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» 15.04.2010 - Africa prepares mechanisms against disasters
» 19.01.2010 - $100 million for 14 neglected humanitarian crises
» 10.12.2009 - UN emergency response fund gets record support
» 10.12.2009 - African civil society essential for good governance
» 01.12.2009 - UN launches $7.1 billion 2010 humanitarian appeal
» 23.10.2009 - Africa told to enhance actions to reduce disaster risk
» 06.10.2009 - Indian Ocean nations to test tsunami warning system
» 07.04.2009 - AfDB approves $2 million for drought and floods relief

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Libya says more than 230 could be dead

afrol News, 1 April - The mass sinking of emigrants recorded on Monday off the coast of Libya in the waters of the Mediterranean Sea has resulted to more than 230 people missing, the International Organisation for Migrations (IOM) has confirmed. The migrants were reportedly heading to the Italian island of Lampedusa.

The IOM spokesman Jean Philippe Chauzy said the overloaded emigrants had left from the coasts of Libya, saying the rough seas and excessive load could have wrecked the vessel.

"Usually, overcrowded boats set sail without life-buoys, inflatable rafts with the purpose to upload as many people as possible, without any respect for their safety and dignity," said Mr Chauzy.

The UN High Commissioner for Refugees, Antonio Guterres, said that the tragic incident is the latest example of this global phenomenon that pushes people to take desperate measures to escape conflict and persecution.

"Globalisation is asymmetrical. It is a paradox that while the money and goods move more freely around the world, the obstacles to keeping people and in many cases is increasing," he said.

According to IOM, Libya is one of the main routes of African migrants who go to Europe. Last year only, according to a report, around 32,000 people crossed the sea to the Italian island of Lampedusa.

Libyan officials said the north African state has become a collecting point for illegal immigrants who try to save money there to buy a place on a smuggler’s boat to Europe. In February, Italy and Libya signed an accord to stem the flow.

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Rwanda succeeds including citizens in formal financial sector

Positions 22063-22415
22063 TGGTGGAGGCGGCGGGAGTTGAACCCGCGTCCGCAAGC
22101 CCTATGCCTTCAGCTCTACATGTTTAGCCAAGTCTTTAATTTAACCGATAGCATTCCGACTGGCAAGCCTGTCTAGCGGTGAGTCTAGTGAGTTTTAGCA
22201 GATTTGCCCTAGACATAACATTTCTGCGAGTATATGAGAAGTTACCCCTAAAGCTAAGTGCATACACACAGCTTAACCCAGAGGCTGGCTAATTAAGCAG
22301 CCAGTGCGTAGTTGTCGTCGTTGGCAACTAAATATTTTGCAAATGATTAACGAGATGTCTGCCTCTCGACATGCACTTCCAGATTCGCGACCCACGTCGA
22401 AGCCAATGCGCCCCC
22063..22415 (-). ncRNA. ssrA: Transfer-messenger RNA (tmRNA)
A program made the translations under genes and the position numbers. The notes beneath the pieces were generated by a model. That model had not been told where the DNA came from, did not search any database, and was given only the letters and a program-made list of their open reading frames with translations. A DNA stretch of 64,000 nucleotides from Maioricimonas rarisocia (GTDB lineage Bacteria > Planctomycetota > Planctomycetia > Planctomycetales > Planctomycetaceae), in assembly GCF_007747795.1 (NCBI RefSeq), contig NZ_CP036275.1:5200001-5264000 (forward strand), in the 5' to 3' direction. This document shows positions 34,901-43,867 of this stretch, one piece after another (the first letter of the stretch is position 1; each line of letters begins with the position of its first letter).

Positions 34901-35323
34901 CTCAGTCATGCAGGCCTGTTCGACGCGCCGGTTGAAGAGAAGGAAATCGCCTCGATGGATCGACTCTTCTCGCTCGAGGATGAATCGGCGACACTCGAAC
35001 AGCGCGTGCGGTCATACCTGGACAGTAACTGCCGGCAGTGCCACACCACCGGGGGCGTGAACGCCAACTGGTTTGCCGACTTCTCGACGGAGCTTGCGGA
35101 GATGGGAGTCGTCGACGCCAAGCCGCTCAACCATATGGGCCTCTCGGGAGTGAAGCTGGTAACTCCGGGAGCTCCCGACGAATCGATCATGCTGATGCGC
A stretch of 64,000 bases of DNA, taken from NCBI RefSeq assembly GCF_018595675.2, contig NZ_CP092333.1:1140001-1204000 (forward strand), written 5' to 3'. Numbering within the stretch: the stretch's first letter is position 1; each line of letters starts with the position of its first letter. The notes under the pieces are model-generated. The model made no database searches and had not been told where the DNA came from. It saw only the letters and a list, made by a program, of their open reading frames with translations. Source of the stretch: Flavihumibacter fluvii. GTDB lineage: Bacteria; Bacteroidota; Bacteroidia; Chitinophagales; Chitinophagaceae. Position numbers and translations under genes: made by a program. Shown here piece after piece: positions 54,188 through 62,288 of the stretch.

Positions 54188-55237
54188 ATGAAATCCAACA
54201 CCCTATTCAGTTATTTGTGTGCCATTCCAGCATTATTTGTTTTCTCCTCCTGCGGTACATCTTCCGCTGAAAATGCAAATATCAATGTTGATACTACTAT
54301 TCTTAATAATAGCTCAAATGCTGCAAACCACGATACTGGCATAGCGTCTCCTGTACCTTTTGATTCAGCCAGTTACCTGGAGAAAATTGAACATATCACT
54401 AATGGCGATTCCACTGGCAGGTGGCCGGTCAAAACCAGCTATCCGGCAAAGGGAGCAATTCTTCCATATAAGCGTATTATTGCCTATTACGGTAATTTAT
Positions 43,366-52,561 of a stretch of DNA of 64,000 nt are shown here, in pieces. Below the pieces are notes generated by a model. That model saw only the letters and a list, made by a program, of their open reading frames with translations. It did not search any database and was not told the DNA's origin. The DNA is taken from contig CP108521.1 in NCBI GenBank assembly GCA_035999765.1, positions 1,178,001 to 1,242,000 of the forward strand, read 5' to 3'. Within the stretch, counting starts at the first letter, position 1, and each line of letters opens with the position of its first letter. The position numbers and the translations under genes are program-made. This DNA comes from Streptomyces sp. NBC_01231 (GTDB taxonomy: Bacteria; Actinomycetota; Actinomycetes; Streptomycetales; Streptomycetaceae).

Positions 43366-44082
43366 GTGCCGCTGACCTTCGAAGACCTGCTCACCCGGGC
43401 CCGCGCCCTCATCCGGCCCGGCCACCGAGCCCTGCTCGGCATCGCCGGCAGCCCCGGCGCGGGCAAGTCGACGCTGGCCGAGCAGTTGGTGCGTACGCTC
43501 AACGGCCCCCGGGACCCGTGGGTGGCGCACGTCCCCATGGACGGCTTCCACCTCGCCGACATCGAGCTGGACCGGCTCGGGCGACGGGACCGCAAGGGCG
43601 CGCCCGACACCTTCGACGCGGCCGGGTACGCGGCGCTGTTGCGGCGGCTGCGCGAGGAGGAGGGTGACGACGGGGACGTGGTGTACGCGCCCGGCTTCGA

afrol News - It is called "financial inclusion", and it is a key government policy in Rwanda. The goal is that, by 2020, 90 percent of the population is to have and actively use bank accounts. And in only four years, financial inclusion has doubled in Rwanda.

Famine warning: "South Sudan is imploding"

afrol News - The UN's humanitarian agencies now warn about a devastating famine in Sudan and especially in South Sudan, where the situation is said to be "imploding". Relief officials are appealing to donors to urgently fund life-saving activities in the two countries.
Panic in West Africa after Ebola outbreak in Guinea

afrol News - Fear is spreading all over West Africa after the health ministry in Guinea confirmed the first Ebola outbreak in this part of Africa. According to official numbers, at least 86 are infected and 59 are dead as a result of this very contagious disease.
Ethiopia tightens its already strict anti-gay laws

afrol News - It is already a crime being homosexual in Ethiopia, but parliament is now making sure the anti-gay laws will be applied in practical life. No pardoning of gays will be allowed in future, but activist fear this only is a signal of further repression being prepared.
Ethiopia plans Africa's biggest dam

afrol News / Africa Renewal - Ethiopia's ambitious plan to build a US$ 4.2 billion dam in the Benishangul-Gumuz region, 40 km from its border with Sudan, is expected to provide 6,000 megawatts of electricity, enough for its population plus some excess it can sell to neighbouring countries.

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